Now, if she does listen to something I ask her to do, I stop whatever I’m doing and we immediately sit down to talk. It’s usually me asking “Is there a problem here? Is there something I need to know?” She always says no and it’s at that moment when I realize she is just wanting some extra attention. In her case, its always just a game she plays.

    Liked by 1 person

    1. Yes! Thank you SO MUCH for sharing! This proves my theory to be true! I’m so glad that talking it out vs ordering has worked for you. I’m starting to do that and I can already see the difference too.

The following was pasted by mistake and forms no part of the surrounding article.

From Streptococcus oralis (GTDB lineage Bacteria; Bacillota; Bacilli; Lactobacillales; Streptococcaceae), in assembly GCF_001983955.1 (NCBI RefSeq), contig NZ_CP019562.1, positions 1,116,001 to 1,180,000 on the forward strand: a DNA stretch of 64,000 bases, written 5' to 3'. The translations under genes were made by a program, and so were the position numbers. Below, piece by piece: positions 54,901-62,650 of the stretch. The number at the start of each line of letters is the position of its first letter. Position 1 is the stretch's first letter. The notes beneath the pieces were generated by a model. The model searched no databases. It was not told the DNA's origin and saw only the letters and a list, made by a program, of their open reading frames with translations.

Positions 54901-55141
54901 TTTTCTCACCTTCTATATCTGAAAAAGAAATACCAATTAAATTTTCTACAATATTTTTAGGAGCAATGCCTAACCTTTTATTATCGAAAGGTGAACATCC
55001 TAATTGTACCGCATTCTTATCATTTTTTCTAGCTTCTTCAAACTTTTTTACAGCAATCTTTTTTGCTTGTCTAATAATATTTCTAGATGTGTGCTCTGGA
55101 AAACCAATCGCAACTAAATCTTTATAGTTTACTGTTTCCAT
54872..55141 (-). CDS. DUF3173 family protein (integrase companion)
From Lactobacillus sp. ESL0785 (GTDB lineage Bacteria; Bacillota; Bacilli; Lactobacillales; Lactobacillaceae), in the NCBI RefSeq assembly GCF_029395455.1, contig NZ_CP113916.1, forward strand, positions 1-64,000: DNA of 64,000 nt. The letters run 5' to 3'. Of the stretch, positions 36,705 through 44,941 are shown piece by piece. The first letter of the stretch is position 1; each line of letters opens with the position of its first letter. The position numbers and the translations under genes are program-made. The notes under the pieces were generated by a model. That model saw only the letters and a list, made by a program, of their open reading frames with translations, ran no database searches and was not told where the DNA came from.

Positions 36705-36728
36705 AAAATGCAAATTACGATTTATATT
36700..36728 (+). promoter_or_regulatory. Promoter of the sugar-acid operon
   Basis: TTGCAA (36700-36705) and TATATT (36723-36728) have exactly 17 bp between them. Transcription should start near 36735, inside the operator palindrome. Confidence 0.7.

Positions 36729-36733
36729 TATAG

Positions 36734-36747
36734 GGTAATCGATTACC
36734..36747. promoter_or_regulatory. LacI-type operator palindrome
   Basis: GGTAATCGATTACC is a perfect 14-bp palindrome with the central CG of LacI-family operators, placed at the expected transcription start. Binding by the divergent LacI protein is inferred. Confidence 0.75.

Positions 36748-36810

I think we as parents underestimate the power of just talking to our kids! You sound like a great mom in that you take the time to communicate with her-especially when she starts to not listen. In that moment where you could become frustrated, you put HER first and try to respect her feelings by asking her what’s going on. Great job!
      Thank you again for your insight!

      Liked by 1 person